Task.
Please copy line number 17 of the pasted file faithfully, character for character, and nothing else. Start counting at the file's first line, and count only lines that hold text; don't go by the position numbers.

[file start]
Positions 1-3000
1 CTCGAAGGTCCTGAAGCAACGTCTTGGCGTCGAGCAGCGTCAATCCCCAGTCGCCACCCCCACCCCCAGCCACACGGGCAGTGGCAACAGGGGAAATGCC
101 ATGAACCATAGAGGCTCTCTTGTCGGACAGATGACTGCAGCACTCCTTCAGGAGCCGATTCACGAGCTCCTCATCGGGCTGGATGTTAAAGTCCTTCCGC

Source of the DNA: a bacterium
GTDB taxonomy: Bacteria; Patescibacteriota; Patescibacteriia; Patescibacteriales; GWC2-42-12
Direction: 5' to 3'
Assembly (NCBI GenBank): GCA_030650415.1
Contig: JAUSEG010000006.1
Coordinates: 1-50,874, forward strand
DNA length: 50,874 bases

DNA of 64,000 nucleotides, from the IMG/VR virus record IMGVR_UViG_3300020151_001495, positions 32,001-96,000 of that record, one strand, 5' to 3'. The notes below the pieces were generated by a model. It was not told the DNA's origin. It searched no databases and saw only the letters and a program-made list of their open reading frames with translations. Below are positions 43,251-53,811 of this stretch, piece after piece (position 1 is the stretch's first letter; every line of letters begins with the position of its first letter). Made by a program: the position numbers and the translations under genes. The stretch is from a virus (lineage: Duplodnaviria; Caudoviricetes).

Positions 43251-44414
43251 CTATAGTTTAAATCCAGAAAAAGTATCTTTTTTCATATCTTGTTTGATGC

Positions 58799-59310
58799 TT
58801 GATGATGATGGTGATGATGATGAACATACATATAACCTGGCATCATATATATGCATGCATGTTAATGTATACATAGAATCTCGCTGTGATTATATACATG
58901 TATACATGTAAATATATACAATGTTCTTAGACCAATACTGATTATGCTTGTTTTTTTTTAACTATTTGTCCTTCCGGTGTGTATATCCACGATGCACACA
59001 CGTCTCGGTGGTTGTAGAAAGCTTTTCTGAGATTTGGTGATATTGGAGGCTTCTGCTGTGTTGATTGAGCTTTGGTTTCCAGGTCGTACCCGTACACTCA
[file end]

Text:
58901 TATACATGTAAATATATACAATGTTCTTAGACCAATACTGATTATGCTTGTTTTTTTTTAACTATTTGTCCTTCCGGTGTGTATATCCACGATGCACACA